The Lisbon Treaty: What Next?

, by Antonella Gatt

The Lisbon Treaty: What Next?

As part of its ratification process, Ireland held a referendum as stated in a ruling by the Supreme Court of Ireland in 1987. The outcome of this referendum held earlier on the 12 of June of this year was a bold no. As it is stated in the EU rules, even if only one of the member states fails to ratify the treaty, it cannot come into force.

There are different scenarios that are being depicted for the European Union’s future, now that the Irish vote was a ‘no’, just like it was for the European Constitution in 2005.

Some are saying that there should be a second referendum, as there had been for the Treaty of Nice in 2001. However, diverse polls are saying that this would only result in a bigger defeat than the previous one. Others are suggesting that the Irish should be offered opt-outs, like the European Union had done way back in 1992 with Denmark. The Irish Fine Gael MEP Colm Burke (EPP) also highlighted this alternative.

Indeed, this option is gaining ground by time. The idea of opt-outs proves that the Lisbon Treaty differs from a constitutional treaty and that it is trying to enhance a sense of democracy throughout the European Union’s institutions. According to Daniel Korski and David Rijks, this problematic situation arose because the Irish were not able to provide a clear route forward on the Lisbon Treaty. On the other hand, those who have quite a euro sceptic view are of the idea that the European Union is simply kicking things in the long grass. Furthermore, they are consolidating this idea as there is a general impression that things are at a standstill at the moment.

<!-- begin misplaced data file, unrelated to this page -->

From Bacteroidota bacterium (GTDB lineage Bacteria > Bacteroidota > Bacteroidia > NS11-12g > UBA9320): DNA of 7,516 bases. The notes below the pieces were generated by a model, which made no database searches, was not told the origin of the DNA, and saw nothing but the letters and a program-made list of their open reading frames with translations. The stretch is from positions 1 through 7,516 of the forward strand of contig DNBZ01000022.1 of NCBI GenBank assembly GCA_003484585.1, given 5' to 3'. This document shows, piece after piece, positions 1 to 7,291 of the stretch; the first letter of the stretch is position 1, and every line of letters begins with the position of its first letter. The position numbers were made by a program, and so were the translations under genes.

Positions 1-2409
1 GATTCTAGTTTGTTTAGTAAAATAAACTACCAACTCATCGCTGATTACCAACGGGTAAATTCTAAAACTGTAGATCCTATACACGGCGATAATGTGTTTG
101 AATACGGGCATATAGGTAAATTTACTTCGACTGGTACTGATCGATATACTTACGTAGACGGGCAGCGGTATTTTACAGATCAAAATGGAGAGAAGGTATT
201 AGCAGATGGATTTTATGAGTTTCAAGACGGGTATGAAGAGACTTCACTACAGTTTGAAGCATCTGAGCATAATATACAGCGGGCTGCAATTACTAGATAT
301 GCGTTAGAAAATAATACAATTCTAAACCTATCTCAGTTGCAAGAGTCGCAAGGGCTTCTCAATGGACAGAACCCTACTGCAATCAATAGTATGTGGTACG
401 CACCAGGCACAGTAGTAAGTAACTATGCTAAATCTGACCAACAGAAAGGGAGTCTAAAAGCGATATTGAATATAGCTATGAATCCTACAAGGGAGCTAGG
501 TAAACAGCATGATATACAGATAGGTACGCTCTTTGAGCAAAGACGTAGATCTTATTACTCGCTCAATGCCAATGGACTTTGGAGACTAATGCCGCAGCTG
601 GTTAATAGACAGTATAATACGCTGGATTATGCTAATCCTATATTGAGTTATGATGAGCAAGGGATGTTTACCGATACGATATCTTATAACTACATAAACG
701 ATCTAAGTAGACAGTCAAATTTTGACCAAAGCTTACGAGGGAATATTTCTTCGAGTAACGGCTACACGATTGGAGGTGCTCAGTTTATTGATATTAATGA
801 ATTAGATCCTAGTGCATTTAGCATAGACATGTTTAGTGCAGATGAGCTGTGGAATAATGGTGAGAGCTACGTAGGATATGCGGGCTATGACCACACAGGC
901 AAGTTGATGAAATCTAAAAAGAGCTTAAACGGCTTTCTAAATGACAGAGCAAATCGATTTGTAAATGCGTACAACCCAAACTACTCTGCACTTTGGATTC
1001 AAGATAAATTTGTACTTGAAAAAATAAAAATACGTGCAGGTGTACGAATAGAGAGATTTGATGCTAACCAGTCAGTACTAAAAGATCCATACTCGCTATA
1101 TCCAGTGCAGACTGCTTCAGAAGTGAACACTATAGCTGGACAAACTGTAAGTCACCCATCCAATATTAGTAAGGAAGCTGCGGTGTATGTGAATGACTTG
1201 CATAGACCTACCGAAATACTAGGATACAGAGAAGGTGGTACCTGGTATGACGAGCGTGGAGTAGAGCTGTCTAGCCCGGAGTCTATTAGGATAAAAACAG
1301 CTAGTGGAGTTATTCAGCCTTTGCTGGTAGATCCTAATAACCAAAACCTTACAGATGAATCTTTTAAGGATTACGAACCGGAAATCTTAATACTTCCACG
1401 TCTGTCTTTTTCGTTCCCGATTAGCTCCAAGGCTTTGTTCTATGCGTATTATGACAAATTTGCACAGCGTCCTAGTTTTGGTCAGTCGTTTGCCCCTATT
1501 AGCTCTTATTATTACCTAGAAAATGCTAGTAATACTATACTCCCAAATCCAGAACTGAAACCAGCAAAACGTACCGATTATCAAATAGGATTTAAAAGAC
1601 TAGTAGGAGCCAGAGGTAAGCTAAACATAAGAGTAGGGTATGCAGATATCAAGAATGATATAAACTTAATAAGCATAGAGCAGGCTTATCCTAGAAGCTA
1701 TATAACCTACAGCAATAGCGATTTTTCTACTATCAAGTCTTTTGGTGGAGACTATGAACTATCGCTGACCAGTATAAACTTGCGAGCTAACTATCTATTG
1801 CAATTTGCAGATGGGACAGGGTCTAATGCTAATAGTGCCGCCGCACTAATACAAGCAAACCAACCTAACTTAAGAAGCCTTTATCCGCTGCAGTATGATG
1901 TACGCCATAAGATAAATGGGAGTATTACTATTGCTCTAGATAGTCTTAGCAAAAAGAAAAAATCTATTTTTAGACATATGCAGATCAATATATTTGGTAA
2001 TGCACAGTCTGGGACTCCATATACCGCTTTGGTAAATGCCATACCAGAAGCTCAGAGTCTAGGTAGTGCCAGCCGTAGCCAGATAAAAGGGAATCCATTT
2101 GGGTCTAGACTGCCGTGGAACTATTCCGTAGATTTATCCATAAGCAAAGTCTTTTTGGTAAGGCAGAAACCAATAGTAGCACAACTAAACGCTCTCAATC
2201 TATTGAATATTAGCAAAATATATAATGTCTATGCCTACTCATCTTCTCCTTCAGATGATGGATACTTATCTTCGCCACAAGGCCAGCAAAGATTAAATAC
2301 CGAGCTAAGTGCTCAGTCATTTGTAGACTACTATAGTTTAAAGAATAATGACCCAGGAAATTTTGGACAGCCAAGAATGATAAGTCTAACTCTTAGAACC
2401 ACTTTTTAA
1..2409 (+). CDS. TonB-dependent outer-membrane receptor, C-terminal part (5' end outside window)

there is a general impression that things are at a standstill at the moment

The Lisbon Treaty has already been ratified in 23 countries out of 27 member states. The rest of the countries seem to find it quite useless to continue with the ratification process. Indeed, the Czechs have suspended the ratification process. In addition, the Polish President, Lech Kaczynski described the ratification process as ‘pointless’, as the Lisbon Treaty has already been rejected by the Irish. There seem to be diverse divisions on the ‘what’s next’ position.

The EU Foreign Ministers of the European Union are of the same mind. They agreed that the Treaty should not be done with and that Ireland should not be left behind either. Michael Martin, the Foreign Minister for Ireland, affirmed that there are ‘no quick-fix solutions’ and that a deep analysis of the Irish vote should be carried out. The President of the European Commission, Jose Manuel Barroso, emphasised that the ratification process should not be put at a halt. This position is being supported by France and Germany too. The Czech President, Vaclav Klaus, interpreted the Irish vote as a sign of liberty and democracy, a vote with has brought to an end a bureaucratic and elitist plan.

In spite of all this, what seems to be most worrying is that we may have to deal with a weaker European Union in the nearby future

In spite of all this, what seems to be most worrying is that we may have to deal with a weaker European Union in the nearby future. Doubtlessly, this is a stand that the European Union cannot afford to take.

On the contrary, it should strive to enhance its position especially on an international level, so as to be one of the key players when facing global issues such as the crisis in Georgia and the present worldwide financial situation.

Image: Graffiti in astreet of Dublin during the referendum campaign; source:

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